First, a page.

Teen Boys vs. Girls on Social Networks

Are there social networks that are more used by girls than boys, and vice versa? It turns out that there are, which should come as no surprise if you are already using social media other than Facebook – there are horses for courses. For parents, understanding which networks your teens are likely to be using based on how the platforms work and what teens use them for can he helpful.

We took a look at some very good data at Sprout Social that was culled from a number of sources including Pew Internet Research, Facebook, Twitter and Business Insider to see how it actually shakes out. We used the U.S. network penetration among the 18 – 29 year old demographic as shorthand for which networks your teens may be using, or may be using soon. The data is immediately below, followed by our thoughts:


Facebook – Everyone is there but it’s not where the action is (only 14% of teens say that Facebook is their most important social network). Facebook for teens has become pretty well sanitized, mainly because everyone’s parents are on there too. Teens are using Facebook as their de facto online identity, for messaging friends, checking out love interests and because you need Facebook to log into a lot of apps and networks. In the course of compiling our Social Scores for teens, we don’t see too much trouble on Facebook.

Twitter – A hot spot for news junkies, kids with a big voice and athletes, Twitter is used used more by boys than girls. Twitter is a great platform and resource if used responsibly; it’s trouble if used for cyberbullying or trash talking. You can get the latest thoughts from prominent figures (Barack Obama and Taylor Swift both have around 60 million followers) or research the latest news using hashtag searches. If you have something to say that’s funny or insightful, you might attract a large list of followers. It’s the go-to fan engagement platform for sports – from high school to the pros.

Instagram – Photo lovers and visual teens love Instagram, where users are 32% more likely to be female. If your teen would rather say it with pictures or short videos than words, she is probably on Instagram. The platform is one of few that work equally well when set to private (friends only) as when used publicly, when anyone can see your pictures. Depending on your point of view, Instagram can be a big help or a unfortunately big problem for teens with issues such as eating disorders or self-harm tendencies.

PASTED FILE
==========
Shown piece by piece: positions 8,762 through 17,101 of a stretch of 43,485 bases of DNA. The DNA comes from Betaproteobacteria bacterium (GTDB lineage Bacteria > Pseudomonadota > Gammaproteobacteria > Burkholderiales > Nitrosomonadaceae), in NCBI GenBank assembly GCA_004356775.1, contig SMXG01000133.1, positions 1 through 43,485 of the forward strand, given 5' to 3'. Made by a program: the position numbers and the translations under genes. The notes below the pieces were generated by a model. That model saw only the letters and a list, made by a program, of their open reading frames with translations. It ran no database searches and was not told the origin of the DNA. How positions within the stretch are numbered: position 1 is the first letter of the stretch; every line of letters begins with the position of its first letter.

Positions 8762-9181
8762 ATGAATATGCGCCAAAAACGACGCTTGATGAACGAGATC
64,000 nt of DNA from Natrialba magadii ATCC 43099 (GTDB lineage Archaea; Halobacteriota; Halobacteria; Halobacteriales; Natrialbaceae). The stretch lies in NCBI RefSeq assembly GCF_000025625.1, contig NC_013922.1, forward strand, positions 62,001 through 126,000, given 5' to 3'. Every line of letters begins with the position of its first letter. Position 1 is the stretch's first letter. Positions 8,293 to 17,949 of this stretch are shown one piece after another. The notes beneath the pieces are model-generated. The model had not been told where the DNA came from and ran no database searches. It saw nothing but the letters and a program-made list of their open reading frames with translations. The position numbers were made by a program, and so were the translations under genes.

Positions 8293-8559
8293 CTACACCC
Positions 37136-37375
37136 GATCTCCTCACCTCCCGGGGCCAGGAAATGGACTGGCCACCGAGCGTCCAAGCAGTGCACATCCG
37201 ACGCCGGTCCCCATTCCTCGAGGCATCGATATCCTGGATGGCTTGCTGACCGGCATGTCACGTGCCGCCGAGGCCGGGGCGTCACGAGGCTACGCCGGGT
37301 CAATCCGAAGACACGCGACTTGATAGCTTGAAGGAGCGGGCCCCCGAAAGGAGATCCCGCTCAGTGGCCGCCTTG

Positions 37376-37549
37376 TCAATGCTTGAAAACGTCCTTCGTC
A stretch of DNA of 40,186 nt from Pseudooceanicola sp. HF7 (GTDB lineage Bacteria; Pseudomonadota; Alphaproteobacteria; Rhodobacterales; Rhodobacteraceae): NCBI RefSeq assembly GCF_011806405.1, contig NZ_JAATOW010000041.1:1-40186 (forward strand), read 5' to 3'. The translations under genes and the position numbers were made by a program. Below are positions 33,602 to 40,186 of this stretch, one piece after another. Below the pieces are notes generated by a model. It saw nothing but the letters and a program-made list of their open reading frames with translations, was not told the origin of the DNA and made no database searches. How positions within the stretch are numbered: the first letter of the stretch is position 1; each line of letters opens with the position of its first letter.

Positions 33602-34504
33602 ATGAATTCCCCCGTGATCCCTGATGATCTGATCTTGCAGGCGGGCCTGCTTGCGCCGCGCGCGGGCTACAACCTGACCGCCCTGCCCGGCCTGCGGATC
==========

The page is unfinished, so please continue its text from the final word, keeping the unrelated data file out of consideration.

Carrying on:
Pinterest – It’s mostly girls on this very safe platform. It is safe because Pinterest prohibits all negative content, from sexually explicit material to anything that could be dangerous or harassing. Users create “boards” where they post “pins’ of things that interest tem, making Pinterest a user generated virtual scrap book. It’s fun if that’s your kind of thing, and it’s harmless.

Snapchat – Teens (and girls) really dominate here, where 71% of users are under 25. Snapchat really is what a user makes of it since there is no central public forum for posts. In fact, it acts more like a messaging app than a social network. The “disappearing” photos and videos that users send to individuals or groups don’t really disappear, but teens act as if they do. If your teen is inclined to be sexting or sending pictures of underage parties, he is probably using Snapchat. It is equally likely, though, that he is using it to send silly, impromptu selfies. Parents beware.

Overall, our Social Score work shows that most teens have profiles on more online sites and networks than parents realize. The best way to figure out what your teen is doing online is to talk to her about it. Being forearmed with a little knowledge doesn’t hurt.



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